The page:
Oil, Gas Fuel Gulf Coast Construction

By Roger Gregory, President, Investments, PM Realty Group: While the upstream sector may be pulling back, it is certainly not shutting down.
Gregory_Roger_Headshot 2012

If you read the headlines, it’s hard to miss the fact that oil prices have dropped. To be more specific, the price of West Texas Intermediate crude (a national benchmark in the oil and gas industry) has decreased from more than $100 per barrel in June 2014 to approximately $50 per barrel as of spring 2015.

It’s also not hard to comprehend the ensuing ripple effect, including a 40 percent drop in upstream activity (oilfield exploration and drilling) and a growing worry among CRE experts about recession-like corporate downsizing, a wave of layoffs and rising office vacancies in energy-rich cities such as Houston.

Fortunately, there is more to this story. While the upstream sector may be pulling back, it is certainly not shutting down. For example, energy companies are talking about cutting their 2015 capital budgets, but they are not eliminating them, and while U.S. rig count is estimated to decrease 40 percent from 2014 to 2015, it is expected to start increasing in 2016 as the supply/demand imbalance fades. In the process, one-in-four field-level workers may lose their jobs, but only a 5 percent cut is expected in the white-collar workforce. Energy executives are on record saying that cuts in specialized technical positions, such as engineers, are not expected, as these specialists can be easily transitioned within their own companies from upstream to downstream positions.

There is also good news further down the oil chain, in that while upstream activities slow, downstream activities (refining, distribution and exports) are growing significantly. This is because, as the price of oil (commonly referred to as the industry’s “feed stock”) decreases, the price of end products also decreases, driving massive activity in downstream markets, where opportunity in the petrochemical industry abounds. As a result, many energy companies are cutting upstream capital investments but are increasing capital investments in their downstream and petrochemical divisions.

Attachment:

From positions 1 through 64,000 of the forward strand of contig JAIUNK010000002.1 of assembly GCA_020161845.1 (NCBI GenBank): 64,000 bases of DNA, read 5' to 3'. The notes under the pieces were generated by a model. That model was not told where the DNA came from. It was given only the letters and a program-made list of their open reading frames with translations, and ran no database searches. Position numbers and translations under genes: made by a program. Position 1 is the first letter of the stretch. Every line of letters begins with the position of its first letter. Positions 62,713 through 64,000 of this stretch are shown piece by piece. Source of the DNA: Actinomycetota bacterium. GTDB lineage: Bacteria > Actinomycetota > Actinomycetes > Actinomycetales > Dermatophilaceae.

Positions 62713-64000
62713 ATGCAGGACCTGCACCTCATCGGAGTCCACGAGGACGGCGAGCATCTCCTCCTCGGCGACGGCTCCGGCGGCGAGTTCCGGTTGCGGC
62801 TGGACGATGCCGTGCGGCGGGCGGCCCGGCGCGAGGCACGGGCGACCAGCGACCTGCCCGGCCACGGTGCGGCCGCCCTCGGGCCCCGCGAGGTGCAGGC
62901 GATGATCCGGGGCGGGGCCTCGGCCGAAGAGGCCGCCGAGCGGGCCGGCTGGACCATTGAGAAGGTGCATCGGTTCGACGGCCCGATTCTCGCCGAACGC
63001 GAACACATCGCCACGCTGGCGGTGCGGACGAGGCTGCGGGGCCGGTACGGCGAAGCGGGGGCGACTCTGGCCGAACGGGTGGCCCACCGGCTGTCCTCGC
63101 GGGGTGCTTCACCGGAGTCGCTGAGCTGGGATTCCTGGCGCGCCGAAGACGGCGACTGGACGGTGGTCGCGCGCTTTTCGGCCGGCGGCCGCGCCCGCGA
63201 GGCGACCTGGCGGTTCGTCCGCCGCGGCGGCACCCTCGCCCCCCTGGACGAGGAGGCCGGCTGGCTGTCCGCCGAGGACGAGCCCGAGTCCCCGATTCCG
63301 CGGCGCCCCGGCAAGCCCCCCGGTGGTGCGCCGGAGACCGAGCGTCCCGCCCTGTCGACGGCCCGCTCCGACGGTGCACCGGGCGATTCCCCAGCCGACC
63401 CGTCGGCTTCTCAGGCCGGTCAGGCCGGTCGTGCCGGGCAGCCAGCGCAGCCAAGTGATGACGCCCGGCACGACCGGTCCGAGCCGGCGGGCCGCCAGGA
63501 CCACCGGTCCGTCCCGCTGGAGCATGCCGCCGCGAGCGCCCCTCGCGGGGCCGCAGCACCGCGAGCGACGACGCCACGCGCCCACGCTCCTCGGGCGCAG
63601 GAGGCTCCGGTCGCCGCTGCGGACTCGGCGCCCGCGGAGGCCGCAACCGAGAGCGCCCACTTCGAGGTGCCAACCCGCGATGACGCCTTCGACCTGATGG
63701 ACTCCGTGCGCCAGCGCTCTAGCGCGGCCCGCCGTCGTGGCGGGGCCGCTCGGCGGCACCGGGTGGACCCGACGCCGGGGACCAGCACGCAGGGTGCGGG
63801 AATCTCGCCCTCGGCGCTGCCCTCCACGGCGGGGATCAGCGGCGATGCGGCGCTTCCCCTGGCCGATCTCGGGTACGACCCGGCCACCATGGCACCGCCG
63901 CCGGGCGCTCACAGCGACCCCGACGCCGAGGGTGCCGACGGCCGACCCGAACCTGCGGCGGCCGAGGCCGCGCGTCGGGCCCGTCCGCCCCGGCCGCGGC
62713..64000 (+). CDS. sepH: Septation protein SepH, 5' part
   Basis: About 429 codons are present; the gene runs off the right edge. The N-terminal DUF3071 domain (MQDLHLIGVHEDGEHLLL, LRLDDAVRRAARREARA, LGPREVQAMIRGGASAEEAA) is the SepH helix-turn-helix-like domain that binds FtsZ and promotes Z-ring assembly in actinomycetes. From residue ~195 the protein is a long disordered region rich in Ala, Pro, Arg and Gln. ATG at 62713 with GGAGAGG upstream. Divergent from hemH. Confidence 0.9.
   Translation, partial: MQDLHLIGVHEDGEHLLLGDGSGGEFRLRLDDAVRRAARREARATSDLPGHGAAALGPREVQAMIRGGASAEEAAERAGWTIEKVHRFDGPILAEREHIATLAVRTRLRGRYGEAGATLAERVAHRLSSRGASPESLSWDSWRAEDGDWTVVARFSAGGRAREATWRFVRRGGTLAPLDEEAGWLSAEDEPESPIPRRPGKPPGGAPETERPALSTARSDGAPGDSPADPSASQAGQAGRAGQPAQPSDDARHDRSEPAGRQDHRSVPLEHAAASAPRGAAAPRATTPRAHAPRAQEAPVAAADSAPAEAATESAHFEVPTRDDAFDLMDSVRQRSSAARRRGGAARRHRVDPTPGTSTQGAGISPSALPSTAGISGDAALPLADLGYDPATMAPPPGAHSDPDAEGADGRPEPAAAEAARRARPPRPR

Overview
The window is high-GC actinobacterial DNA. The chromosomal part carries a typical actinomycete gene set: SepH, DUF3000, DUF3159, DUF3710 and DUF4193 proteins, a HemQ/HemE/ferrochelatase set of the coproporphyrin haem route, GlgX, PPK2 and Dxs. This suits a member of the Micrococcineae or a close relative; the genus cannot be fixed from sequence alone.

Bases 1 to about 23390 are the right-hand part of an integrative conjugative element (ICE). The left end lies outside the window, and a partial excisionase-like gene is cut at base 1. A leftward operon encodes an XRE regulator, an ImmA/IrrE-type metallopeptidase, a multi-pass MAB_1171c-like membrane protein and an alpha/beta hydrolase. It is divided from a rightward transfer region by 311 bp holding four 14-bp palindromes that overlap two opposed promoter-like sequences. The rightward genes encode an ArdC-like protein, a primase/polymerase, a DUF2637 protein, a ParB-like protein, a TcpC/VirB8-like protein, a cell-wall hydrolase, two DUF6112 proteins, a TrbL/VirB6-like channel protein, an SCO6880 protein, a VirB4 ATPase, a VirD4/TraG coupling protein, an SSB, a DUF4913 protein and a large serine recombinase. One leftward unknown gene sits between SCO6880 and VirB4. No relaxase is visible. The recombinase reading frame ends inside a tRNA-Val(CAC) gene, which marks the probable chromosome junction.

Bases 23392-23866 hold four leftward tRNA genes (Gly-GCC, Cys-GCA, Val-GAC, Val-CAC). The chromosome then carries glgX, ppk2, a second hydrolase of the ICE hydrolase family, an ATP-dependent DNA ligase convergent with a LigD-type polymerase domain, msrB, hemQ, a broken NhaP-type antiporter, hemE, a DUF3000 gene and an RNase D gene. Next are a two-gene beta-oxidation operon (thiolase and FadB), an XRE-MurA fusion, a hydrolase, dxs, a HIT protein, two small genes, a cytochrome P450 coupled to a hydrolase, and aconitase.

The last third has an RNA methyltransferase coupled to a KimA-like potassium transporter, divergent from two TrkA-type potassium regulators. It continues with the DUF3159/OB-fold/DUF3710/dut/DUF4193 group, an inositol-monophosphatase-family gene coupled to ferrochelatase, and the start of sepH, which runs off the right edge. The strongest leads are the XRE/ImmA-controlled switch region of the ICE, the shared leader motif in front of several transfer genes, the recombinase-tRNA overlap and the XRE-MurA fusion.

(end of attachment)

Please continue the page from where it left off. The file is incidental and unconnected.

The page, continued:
On a global scale, the U.S. manufactures more petrochemicals than any other country, and the Houston MSA is home to the largest petrochemical manufacturing area in the world. That’s a major statement considering that the global petrochemical market was valued at $559 billion in 2013. Cheap natural gas has helped to revitalize the petrochemical industry in the U.S., leading not only to more blue and white-collar jobs, but also helping to balance the U.S. trade deficit.

Bipartisan support for exports

Although energy production does not yet enjoy bipartisan support, energy exports do, as they are an extremely viable way to increase U.S. exports and decrease the trade deficit. Because Texas and Louisiana are the only coastal states in North America with stable, pro-industrial policies, virtually all of the new industrial and manufacturing construction activity supporting this industry shift will land in markets between Corpus Christi, Texas, and Baton Rouge, Louisiana – prime locations to build an export advantage.

With all of these factors in play, and with our large supply of oil and an almost inexhaustible supply of cheap natural gas, there seems to be little to hinder a Gulf Coast export infrastructure boom and a steady-and-growing demand for downstream product that will support Houston office space – not just for the coming years, but more likely for the next decade and beyond.